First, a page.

Re­flex­ol­ogy – no mean feet

Get foot­loose, kick off your shoes and get on the zone, writes Mar­got Ber­tels­mann

Your Baby & Toddler - - Contents -

THERE IS NO bet­ter way to get on the zone than to do re­flex­ol­ogy!


Re­flex­ol­ogy is an al­ter­na­tive health ther­apy, of­ten mis­taken with a mas­sage, but it is holis­tic and helps keep the body in bal­ance, thus help­ing ac­ti­vate the body’s nat­u­ral abil­i­ties to heal it­self. The prac­tice of re­flex­ol­ogy di­vides the body into re­flex zones, which cor­re­spond to or­gans and zones of the body, in this way treat­ing the en­tire body.

You may ask your­self how these maps of the body were dis­cov­ered, and how one can prove they ex­ist. A prob­lem for re­flex­ol­ogy is that there is dis­agree­ment on which body map of the foot is cor­rect. The sci­en­tific method of com­ing to con­clu­sions in­volves ob­ser­va­tion, and then test­ing of the data.

To date, no sci­en­tific ev­i­dence has been found to prove that re­flex­ol­ogy works to cure ail­ments or dis­eases – bar­ring some ev­i­dence that foot mas­sage can re­duce blood pres­sure.

Touch has how­ever been found to re­lease the feel- good hor­mones dopamine and sero­tonin, and lower the lev­els of cor­ti­sol and adren­a­line in our bod­ies.

Re­flex­ol­o­gists an­swer that their ther­apy is aimed at pre­vent­ing, not cur­ing, disease as part of a holis­tic health plan.


For par­ents, re­flex­ol­ogy is a won­der­ful tool to pro­mote well­ness, re­lax­ation and bond­ing be­tween par­ent and child.

It is gen­er­ally re­garded as very safe for in­fants, and feels won­der­ful, so there is no harm in try­ing it out on your baby, no mat­ter how scep­ti­cal you may be.

Re­flex­ol­o­gist Melanie Martins says re­flex­ol­ogy is pres­sure point ther­apy on the feet, lower legs, and hands and is ef­fec­tive across all ages.

“For ba­bies, we fo­cus less on the hands as they are still small and un­de­fined. It is eas­ier to prac­tise on the feet of in­fants.”

It is a com­ple­men­tary ther­apy, which means it is to be used in com­bi­na­tion with other treat­ments or life­style changes to im­prove your gen­eral well­be­ing, and a pre­ven­ta­tive treat­ment, mean­ing it en­cour­ages well­ness be­fore disease even be­gins.

“We know that touch can in­flu­ence bio­chem­i­cal re­ac­tions, that it low­ers the stress hor­mone cor­ti­sol, that it has a po­ten­tial ef­fect on the im­mune sys­tem, that it helps in­di­vid­u­als re­lax deeply and helps with sleep,” says Melanie.

“Although more re­search is needed, we think re­flex­ol­ogy could help with pain – so it is worth try­ing for teething or di­ges­tive com­plaints.”


“I per­son­ally en­cour­age moms and dads to start foot mas­sage as soon as they feel com­fort­able to do so,” says Melanie.

“Once a baby’s foot loses its con­vex shape and elon­gates you can get more spe­cific. As baby’s foot grows, it be­comes more ex­cit­ing to work on spe­cific re­flexes.

“Start by us­ing your in­dex fin­ger to mas­sage, later mov­ing on to us­ing your thumb. At about two months, you can start to tar­get spe­cific re­flexes, but right from birth you can tar­get the en­tire foot, an­kle and lower leg with gen­tle touch in just five min­utes. To aid bond­ing and to main­tain health, you can do a gen­tle foot mas­sage once or twice a day for five min­utes. For spe­cific ail­ments, stim­u­lat­ing a spe­cific re­flex ev­ery hour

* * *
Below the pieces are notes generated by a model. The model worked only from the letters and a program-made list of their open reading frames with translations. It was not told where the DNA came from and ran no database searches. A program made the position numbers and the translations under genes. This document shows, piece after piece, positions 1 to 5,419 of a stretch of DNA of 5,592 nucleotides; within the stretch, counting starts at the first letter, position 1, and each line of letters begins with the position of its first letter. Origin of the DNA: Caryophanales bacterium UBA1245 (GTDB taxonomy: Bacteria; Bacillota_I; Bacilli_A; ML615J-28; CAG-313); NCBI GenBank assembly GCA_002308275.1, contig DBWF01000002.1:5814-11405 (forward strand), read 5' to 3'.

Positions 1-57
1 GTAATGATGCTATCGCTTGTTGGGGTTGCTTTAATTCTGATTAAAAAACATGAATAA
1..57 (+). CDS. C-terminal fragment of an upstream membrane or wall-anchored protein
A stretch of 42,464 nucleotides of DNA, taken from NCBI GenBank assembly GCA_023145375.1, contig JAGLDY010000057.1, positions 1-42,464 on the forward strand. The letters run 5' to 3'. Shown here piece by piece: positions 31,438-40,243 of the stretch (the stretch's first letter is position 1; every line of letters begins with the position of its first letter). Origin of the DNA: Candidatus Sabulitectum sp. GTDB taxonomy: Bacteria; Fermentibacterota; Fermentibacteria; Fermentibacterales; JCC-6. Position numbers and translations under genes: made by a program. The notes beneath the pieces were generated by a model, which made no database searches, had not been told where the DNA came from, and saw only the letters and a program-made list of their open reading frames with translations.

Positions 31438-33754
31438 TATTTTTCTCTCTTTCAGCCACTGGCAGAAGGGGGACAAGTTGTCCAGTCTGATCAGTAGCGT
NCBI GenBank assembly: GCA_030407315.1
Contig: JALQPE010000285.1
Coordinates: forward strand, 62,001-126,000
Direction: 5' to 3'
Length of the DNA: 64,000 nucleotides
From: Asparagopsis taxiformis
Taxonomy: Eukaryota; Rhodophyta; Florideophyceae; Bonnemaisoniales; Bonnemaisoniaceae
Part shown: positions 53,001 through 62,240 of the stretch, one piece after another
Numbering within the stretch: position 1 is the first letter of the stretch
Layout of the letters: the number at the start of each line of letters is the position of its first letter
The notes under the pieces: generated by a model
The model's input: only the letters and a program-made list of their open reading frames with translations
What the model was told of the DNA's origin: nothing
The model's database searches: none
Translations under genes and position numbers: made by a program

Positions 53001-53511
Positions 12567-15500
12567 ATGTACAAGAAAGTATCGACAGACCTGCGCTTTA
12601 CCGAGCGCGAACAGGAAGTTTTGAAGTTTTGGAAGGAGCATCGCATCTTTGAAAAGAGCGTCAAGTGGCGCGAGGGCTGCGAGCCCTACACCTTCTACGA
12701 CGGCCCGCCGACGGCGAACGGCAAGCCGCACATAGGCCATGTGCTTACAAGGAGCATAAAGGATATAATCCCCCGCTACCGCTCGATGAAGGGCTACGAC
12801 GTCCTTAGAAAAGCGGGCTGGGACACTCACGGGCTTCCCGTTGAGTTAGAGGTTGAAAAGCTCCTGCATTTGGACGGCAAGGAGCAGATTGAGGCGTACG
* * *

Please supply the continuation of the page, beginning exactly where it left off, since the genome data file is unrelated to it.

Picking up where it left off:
or so may help sup­port your baby.”

Melanie says ba­bies are more re­cep­tive to ther­apy be­cause they haven’t yet been over­whelmed by trauma, bad life­style choices and emo­tional upset from dayto-day stresses.

“Use baby safe creams and oils – baby pow­der works fine too, as does jo­joba, grape­seed, or av­o­cado oils,” says Melanie. “If you want to use es­sen­tial oils, chamomile and laven­der are usu­ally fine (check the pack­ag­ing) although some par­ents pre­fer to wait un­til the baby’s a lit­tle bit older be­fore in­tro­duc­ing es­sen­tial oils.”


If par­ents are do­ing too deep a mas­sage a baby can un­dergo what Melanie calls a “heal­ing cri­sis”. “Although this is more of­ten seen in adults, it is a toxic re­ac­tion. A baby is usu­ally clear of tox­ins so their re­ac­tion shouldn’t be so se­ri­ous,” she says.

Use very light pres­sure on ba­bies and stop if they cry. Start for short pe­ri­ods. The older the baby gets the longer you can work on them, be­cause they stay still for longer and start to re­ally en­joy it. Don’t per­sist if you can tell your baby doesn’t want it by fuss­ing and avoid rub­bing on bro­ken skin.

Also be aware that re­flex­ol­ogy is con­traindi­cated (so in other words should not be done) for con­di­tions in­clud­ing bro­ken bones, deep vein throm­bo­sis, metas­tases and di­a­betes.

Fi­nally bear in mind that a baby who is sick with fever or di­ar­rhoea should al­ways be mon­i­tored by a qual­i­fied doc­tor first and fore­most in or­der to di­ag­nose and treat any ill­nesses in case they are se­ri­ous. YB

Newspapers in English

Newspapers from South Africa

© PressReader. All rights reserved.